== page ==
- Compare the attitudes and character of Roxanna's mother, Muddie, to Olivia Slade. Who had a stronger hand in shaping the woman Roxanna becomes? Who do you think Roxanna respects more? What does Olivia teach Roxanna that she can not learn from her mother?
- Roxanna begins her story by asserting that she is by no means a saint. But later she says, "a saint by most folks' meaning is just a person who never blocks your path but grins and yields to your will." (106) Do you agree? By that definition, is Roxanna Slade a saint? Why or why not?
- Roxanna feels she is the one who must always stay strong when times are tough -- and proves it by keeping her composure for Ferny and the Slades after Larkin's death. Why does she feel this responsibility? Discuss how the men and women in Roxanna Slade respond differently to crisis. As a whole, who are stronger?
- Roxanna admits later in life that her love for Larkin was more infatuation than anything else. Do you agree? Is it possible it could have been more, given the short time they knew one another? Discuss how and why Roxanna transfers her affections to Palmer so quickly after Larkin's death. Do you think Roxanna married Palmer out of guilt? A sense of duty? Did she truly love Palmer when she married him, or did her love come later?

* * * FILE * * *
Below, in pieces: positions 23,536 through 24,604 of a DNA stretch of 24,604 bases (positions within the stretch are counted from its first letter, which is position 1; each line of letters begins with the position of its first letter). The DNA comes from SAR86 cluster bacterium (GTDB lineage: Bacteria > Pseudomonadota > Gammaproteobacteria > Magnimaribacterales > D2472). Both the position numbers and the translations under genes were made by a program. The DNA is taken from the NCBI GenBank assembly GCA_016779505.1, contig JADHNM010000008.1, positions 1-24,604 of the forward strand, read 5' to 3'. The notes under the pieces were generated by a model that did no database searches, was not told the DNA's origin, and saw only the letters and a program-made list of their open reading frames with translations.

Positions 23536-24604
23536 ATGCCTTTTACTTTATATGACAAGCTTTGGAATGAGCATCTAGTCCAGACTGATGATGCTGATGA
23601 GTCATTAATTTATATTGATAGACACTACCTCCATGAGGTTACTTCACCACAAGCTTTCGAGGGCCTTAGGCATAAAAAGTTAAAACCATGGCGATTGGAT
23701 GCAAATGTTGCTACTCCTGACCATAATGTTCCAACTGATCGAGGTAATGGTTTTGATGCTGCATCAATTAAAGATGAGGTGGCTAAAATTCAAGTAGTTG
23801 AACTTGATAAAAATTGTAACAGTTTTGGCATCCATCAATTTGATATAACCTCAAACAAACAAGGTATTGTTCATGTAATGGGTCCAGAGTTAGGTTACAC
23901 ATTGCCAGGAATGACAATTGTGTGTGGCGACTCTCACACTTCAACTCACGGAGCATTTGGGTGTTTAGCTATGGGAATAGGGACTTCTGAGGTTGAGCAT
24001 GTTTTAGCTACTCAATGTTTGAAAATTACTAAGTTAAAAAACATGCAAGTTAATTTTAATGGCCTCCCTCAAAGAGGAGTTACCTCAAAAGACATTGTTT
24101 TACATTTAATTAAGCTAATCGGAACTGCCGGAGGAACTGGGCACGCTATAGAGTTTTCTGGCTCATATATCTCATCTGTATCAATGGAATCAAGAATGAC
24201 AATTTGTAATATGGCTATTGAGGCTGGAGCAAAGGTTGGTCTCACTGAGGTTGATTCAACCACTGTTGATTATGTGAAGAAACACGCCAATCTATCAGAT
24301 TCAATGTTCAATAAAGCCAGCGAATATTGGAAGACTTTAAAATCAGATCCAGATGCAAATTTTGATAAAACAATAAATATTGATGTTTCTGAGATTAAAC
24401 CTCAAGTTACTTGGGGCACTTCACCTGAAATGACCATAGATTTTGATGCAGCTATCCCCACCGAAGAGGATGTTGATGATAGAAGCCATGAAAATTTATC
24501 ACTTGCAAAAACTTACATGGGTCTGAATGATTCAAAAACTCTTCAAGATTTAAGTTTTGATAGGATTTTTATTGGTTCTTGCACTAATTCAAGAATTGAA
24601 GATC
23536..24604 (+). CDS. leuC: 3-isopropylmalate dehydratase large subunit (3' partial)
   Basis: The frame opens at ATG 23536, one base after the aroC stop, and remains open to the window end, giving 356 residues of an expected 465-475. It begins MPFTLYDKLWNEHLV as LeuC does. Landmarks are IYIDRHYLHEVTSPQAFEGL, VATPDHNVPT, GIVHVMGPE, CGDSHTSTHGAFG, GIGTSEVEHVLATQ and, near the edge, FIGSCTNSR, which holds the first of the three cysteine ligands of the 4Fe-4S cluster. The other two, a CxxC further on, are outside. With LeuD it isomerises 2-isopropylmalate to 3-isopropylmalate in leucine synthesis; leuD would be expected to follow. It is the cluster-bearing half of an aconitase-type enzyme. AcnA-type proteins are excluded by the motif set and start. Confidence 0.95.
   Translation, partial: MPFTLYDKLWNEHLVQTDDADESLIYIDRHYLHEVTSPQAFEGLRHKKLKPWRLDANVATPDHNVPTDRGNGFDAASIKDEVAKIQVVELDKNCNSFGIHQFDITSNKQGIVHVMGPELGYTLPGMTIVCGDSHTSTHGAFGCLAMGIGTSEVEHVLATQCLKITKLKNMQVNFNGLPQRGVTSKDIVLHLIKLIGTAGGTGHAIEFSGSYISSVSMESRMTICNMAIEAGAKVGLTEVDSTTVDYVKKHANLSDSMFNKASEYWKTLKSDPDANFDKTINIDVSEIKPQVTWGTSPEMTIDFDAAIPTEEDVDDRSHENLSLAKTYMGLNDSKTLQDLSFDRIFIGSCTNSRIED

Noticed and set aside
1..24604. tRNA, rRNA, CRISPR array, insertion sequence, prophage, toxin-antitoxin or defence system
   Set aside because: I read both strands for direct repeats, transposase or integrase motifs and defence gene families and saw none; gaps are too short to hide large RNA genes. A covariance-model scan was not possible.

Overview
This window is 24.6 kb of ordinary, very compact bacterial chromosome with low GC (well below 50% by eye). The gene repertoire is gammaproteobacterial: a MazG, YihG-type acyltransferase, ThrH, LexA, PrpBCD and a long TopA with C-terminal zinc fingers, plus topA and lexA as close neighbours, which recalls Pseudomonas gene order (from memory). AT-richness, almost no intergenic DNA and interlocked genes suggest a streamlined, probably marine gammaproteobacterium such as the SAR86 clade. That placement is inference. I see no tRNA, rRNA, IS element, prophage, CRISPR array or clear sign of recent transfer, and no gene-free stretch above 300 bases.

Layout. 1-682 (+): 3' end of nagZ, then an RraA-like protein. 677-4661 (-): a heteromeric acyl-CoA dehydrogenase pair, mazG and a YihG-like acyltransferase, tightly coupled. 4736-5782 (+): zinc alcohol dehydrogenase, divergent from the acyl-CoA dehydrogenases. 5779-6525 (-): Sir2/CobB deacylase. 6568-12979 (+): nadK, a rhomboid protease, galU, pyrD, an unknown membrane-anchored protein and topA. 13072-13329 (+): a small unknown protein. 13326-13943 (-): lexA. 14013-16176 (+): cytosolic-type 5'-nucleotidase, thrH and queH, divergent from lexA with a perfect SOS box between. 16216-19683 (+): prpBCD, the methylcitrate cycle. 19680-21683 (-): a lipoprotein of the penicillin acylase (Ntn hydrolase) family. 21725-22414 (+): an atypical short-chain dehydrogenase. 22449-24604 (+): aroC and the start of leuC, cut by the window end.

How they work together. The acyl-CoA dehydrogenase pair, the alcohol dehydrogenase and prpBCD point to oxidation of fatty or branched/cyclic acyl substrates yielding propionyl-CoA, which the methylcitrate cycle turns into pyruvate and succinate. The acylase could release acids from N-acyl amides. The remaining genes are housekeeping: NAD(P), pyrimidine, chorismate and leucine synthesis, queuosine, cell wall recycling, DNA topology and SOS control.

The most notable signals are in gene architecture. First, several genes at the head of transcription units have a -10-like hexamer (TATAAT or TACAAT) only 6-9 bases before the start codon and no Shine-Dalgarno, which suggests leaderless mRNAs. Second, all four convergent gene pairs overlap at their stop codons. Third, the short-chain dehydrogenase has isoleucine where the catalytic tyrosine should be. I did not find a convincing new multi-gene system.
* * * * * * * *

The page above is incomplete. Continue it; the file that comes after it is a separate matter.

- Palmer Slade is portrayed as a decent, if somewhat stoic person, an ample provider, and a good husband, father, and man. But Palmer is also a highly flawed individual. Do you think Roxanna is blinded to these flaws by her love for Palmer, or does she simply forgive them -- and expect the reader to forgive them as well? Do you think Roxanna is too easy on Palmer -- or does his loyalty through her depression make up for his shortcomings?
- Roxanna says, "I was born too far back and have lived too long to lay out more secrets...than are strictly needed for the story I'm telling." (98) What does she mean? That she doesn't feel the need to tells us everything -- or that she'll tell us only what she wants us to hear? Do you think Roxanna tries to influence our reaction to her story? If so, do you think she's aware of it?